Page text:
Screenshot of the Eureka City Council meeting on Tuesday, Dec. 21 (Councilmembers Scott Bauer and Kati Moulton joined via Zoom)


Following a lengthy discussion and hearing comments from more than a dozen community members on Tuesday night, the Eureka City Council voted to postpone making a decision on a proposed land swap that would facilitate the construction of affordable housing in the City.

The council was poised to vote on a property transfer that would exchange three city-owned parking lots  – at Fourth and G Streets, Fifth and H Streets and Fifth and K Streets – for four parcels on Fairfield Street between Harris and Henderson, owned by Pierson Properties and Development LLC. The City had planned to convert the three parking lots into low-income housing, but was met with a good amount of community pushback, mostly over the threat of nearby businesses losing their parking spaces.

Map showing the three city-owned parking lots

Though the parking issues partly prompted the City’s decision to look for alternative sites for the housing, Eureka city staff also recommended the land exchange because it would potentially result in the creation of more housing units. During a presentation he gave at Tuesday’s meeting, Eureka City Manager Miles Slattery said that the three parking lots combined could hold 65 housing units (45 very low income and 20 low income), whereas the Pierson property would be able to hold 104 units (59 very low and 45 low income).

During the public comment period, many community members joined the meeting over Zoom to voice support for the project, saying that the land transfer seemed to be a great opportunity for the City to create more housing. Many folks were also against the proposed land swap, voicing concerns over the less central location of the Pierson property and questioning if the City might be making a mistake by letting go of properties located in the Downtown and Old Town area.

Some community members also had concerns over the public process surrounding the proposal and felt that there hadn’t been enough public meeting opportunities for them to voice their concerns. Several councilmembers also said that they had received emails from constituents who were disappointed with the lack of public outreach surrounding this proposed change.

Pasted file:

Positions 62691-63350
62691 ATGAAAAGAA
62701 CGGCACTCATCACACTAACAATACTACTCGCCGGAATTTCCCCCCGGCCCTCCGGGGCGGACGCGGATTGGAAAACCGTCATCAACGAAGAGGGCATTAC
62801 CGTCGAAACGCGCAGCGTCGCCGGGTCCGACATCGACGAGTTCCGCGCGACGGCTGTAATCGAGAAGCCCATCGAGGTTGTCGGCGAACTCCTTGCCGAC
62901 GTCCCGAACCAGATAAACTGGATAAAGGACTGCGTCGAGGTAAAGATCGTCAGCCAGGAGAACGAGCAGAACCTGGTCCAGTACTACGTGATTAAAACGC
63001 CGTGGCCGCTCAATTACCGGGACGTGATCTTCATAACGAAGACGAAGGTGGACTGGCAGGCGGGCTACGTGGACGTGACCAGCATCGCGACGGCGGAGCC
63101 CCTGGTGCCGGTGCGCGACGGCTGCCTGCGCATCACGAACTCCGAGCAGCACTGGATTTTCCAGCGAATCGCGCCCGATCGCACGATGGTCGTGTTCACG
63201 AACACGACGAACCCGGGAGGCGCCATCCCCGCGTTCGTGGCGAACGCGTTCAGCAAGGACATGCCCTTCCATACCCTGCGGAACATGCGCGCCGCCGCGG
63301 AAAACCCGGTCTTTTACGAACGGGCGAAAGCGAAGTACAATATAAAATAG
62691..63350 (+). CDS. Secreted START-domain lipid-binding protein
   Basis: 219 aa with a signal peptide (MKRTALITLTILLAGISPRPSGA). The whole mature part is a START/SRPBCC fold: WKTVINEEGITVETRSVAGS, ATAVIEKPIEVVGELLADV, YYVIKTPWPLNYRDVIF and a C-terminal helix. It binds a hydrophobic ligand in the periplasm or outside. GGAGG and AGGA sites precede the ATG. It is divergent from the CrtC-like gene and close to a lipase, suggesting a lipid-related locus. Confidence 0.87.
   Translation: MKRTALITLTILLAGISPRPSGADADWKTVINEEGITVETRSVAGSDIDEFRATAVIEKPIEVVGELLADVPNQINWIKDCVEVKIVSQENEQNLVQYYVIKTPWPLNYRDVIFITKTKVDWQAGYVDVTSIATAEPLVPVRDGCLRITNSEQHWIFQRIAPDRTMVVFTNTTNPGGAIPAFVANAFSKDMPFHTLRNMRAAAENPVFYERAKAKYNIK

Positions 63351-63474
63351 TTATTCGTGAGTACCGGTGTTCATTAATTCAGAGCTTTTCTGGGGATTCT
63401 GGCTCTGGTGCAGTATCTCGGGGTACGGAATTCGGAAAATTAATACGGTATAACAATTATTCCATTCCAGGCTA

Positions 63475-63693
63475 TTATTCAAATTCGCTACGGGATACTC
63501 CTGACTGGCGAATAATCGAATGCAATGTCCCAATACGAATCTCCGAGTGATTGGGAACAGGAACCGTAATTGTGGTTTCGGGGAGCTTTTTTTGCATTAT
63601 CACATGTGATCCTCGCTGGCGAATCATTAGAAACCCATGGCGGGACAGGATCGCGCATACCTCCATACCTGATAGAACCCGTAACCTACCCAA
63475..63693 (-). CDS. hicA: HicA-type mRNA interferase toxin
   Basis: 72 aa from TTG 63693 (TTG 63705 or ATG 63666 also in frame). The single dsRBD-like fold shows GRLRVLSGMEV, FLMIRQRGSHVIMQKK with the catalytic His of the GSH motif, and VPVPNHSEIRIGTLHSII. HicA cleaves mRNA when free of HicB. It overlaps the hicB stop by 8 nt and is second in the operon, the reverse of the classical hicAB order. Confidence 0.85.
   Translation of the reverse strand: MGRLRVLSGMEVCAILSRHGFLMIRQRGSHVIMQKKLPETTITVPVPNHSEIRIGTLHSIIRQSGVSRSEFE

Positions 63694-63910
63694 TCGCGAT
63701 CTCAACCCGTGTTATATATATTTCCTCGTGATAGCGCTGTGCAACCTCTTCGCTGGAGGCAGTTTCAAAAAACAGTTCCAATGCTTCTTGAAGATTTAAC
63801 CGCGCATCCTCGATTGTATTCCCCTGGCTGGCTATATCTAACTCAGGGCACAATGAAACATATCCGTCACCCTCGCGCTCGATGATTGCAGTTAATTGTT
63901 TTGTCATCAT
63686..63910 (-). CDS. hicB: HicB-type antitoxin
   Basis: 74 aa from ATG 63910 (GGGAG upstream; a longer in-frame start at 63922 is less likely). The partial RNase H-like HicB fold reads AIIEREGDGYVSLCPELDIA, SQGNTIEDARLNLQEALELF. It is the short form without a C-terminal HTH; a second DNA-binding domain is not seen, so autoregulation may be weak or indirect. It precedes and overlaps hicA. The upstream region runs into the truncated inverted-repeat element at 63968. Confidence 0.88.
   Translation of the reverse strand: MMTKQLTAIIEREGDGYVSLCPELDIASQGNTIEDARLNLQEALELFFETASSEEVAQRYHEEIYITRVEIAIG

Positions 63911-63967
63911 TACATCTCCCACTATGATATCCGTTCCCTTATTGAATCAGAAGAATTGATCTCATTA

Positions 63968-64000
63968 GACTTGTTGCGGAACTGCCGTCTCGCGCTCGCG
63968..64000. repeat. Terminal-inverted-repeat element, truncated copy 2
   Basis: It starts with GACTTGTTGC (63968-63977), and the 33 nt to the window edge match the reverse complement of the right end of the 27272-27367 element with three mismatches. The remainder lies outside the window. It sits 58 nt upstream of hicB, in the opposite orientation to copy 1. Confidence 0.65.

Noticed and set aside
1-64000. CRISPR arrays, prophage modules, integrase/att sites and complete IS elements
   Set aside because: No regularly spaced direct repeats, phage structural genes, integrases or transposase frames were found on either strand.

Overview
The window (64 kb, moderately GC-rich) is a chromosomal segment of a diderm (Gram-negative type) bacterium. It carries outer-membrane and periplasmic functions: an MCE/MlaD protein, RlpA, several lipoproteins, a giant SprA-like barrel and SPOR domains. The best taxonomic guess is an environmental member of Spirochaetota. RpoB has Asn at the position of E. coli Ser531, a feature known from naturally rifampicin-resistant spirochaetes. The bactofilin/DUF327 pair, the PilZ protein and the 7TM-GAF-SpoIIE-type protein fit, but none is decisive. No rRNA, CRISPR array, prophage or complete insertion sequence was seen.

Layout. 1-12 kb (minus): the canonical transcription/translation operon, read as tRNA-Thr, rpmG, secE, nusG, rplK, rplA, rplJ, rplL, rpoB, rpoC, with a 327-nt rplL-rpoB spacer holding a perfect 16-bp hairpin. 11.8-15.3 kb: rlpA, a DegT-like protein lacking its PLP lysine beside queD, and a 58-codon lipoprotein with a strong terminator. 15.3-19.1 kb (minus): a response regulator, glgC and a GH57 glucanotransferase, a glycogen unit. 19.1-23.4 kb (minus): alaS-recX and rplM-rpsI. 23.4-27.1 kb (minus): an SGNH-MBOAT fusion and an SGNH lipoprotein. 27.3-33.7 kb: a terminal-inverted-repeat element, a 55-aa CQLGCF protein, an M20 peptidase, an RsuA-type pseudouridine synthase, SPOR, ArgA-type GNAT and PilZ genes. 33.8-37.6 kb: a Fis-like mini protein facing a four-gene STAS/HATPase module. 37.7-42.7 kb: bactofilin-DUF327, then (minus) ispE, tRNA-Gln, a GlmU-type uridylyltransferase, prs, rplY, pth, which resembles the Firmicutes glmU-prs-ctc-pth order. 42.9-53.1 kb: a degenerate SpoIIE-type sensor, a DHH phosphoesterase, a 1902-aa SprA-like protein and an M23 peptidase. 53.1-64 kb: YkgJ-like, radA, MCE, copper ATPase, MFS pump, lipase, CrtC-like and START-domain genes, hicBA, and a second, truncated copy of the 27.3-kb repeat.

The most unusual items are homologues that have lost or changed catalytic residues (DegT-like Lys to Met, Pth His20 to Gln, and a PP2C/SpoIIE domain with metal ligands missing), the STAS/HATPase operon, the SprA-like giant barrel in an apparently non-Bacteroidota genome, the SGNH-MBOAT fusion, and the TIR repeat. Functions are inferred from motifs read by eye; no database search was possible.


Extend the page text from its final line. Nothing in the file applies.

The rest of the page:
The Pierson property on Fairfield between Harris and Henderson

The councilmembers were largely in support of the land swap, agreeing that it would be beneficial to the City and the creation of more housing and that the location of the Pierson property was ideal for a housing development – located near Winco, two city parks and Alice Birney Elementary School.

Councilmember Natalie Arroyo was concerned, however, about the council making a decision during the first public meeting to be held about the land exchange, especially since the meeting was the week before Christmas when many people are likely out of town visiting family. Arroyo made a motion to continue the discussion to the council’s Jan. 4 meeting, hoping this would give more time for public input.

The council then voted, 3-2, in support of Arroyo’s motion. Councilmembers Leslie Castellano and Kati Moulton supported the delay and Councilmembers Scott Bauer and Kim Bergel were against it.

Councilmember Bergel said that although she understood some of the concerns over the public process, she felt that the City could not afford to waste anymore time when it comes to creating more housing. “We are in a shelter crisis,” Bergel said during the meeting. “We have been in a shelter crisis. I agree that the process was a mess…I just get so tired of us putting things off so that we can keep talking about it.”

The proposed land transfer will come before the council for a vote at its next meeting on Tuesday, Jan. 4.